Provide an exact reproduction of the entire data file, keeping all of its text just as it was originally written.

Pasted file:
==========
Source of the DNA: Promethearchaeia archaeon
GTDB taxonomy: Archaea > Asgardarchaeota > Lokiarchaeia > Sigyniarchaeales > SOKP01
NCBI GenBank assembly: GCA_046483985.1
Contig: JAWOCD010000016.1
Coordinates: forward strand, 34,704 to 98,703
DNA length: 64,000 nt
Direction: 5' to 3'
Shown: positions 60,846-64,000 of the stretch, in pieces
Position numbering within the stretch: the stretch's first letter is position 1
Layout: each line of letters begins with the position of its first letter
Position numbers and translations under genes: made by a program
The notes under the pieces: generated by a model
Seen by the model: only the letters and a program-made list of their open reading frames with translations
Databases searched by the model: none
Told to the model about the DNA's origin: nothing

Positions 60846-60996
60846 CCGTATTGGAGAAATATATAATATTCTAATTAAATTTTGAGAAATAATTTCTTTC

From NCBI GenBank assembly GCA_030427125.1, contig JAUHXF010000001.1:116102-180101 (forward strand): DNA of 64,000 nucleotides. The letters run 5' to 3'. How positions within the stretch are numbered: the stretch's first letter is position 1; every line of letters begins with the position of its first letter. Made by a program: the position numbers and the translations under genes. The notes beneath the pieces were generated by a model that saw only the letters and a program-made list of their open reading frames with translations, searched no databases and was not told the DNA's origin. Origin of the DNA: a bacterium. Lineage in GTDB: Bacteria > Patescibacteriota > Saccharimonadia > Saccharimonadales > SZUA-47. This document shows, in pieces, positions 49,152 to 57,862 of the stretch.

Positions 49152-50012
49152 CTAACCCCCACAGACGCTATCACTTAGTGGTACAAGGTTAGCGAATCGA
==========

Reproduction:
Source of the DNA: Promethearchaeia archaeon
GTDB taxonomy: Archaea > Asgardarchaeota > Lokiarchaeia > Sigyniarchaeales > SOKP01
NCBI GenBank assembly: GCA_046483985.1
Contig: JAWOCD010000016.1
Coordinates: forward strand, 34,704 to 98,703
DNA length: 64,000 nt
Direction: 5' to 3'
Shown: positions 60,846-64,000 of the stretch, in pieces
Position numbering within the stretch: the stretch's first letter is position 1
Layout: each line of letters begins with the position of its first letter
Position numbers and translations under genes: made by a program
The notes under the pieces: generated by a model
Seen by the model: only the letters and a program-made list of their open reading frames with translations
Databases searched by the model: none
Told to the model about the DNA's origin: nothing

Positions 60846-60996
60846 CCGTATTGGAGAAATATATAATATTCTAATTAAATTTTGAGAAATAATTTCTTTC

From NCBI GenBank assembly GCA_030427125.1, contig JAUHXF010000001.1:116102-180101 (forward strand): DNA of 64,000 nucleotides. The letters run 5' to 3'. How positions within the stretch are numbered: the stretch's first letter is position 1; every line of letters begins with the position of its first letter. Made by a program: the position numbers and the translations under genes. The notes beneath the pieces were generated by a model that saw only the letters and a program-made list of their open reading frames with translations, searched no databases and was not told the DNA's origin. Origin of the DNA: a bacterium. Lineage in GTDB: Bacteria > Patescibacteriota > Saccharimonadia > Saccharimonadales > SZUA-47. This document shows, in pieces, positions 49,152 to 57,862 of the stretch.

Positions 49152-50012
49152 CTAACCCCCACAGACGCTATCACTTAGTGGTACAAGGTTAGCGAATCGA